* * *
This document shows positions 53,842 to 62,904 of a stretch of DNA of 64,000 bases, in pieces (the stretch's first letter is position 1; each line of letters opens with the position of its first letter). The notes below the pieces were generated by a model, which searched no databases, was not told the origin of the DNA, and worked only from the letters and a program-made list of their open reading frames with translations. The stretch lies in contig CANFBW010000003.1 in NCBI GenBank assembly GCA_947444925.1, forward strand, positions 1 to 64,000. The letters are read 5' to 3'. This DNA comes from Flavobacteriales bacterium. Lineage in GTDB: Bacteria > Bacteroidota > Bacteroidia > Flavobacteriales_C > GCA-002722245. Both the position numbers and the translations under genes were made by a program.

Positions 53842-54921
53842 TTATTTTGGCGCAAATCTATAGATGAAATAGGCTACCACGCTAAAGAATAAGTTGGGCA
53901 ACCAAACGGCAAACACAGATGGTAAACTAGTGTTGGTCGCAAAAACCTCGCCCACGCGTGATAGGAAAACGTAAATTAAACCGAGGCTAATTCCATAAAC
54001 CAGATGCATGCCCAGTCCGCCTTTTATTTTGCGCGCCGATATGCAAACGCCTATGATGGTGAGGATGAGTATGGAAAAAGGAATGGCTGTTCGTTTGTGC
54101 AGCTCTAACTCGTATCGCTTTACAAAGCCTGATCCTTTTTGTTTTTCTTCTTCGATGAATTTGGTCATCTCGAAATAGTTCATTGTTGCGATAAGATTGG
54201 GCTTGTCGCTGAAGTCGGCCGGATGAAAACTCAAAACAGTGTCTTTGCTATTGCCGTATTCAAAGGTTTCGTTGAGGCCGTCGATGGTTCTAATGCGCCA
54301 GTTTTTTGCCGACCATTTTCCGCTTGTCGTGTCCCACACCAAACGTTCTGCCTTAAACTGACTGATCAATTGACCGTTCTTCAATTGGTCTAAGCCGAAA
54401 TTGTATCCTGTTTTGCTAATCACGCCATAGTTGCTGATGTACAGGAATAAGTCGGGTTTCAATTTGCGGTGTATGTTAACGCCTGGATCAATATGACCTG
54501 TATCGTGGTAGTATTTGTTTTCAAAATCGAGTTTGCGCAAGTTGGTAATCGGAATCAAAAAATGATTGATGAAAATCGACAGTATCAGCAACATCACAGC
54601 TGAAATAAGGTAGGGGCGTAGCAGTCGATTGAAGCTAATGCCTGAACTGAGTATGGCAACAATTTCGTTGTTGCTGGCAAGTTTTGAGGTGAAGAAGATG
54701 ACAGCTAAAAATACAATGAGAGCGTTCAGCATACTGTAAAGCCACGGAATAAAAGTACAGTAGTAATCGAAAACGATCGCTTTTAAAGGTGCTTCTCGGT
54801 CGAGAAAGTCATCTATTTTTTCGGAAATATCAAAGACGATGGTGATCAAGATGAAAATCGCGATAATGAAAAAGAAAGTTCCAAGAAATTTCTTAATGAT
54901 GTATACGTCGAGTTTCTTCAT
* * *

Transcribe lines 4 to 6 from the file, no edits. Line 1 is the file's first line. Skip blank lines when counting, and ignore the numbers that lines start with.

53901 ACCAAACGGCAAACACAGATGGTAAACTAGTGTTGGTCGCAAAAACCTCGCCCACGCGTGATAGGAAAACGTAAATTAAACCGAGGCTAATTCCATAAAC
54001 CAGATGCATGCCCAGTCCGCCTTTTATTTTGCGCGCCGATATGCAAACGCCTATGATGGTGAGGATGAGTATGGAAAAAGGAATGGCTGTTCGTTTGTGC
54101 AGCTCTAACTCGTATCGCTTTACAAAGCCTGATCCTTTTTGTTTTTCTTCTTCGATGAATTTGGTCATCTCGAAATAGTTCATTGTTGCGATAAGATTGG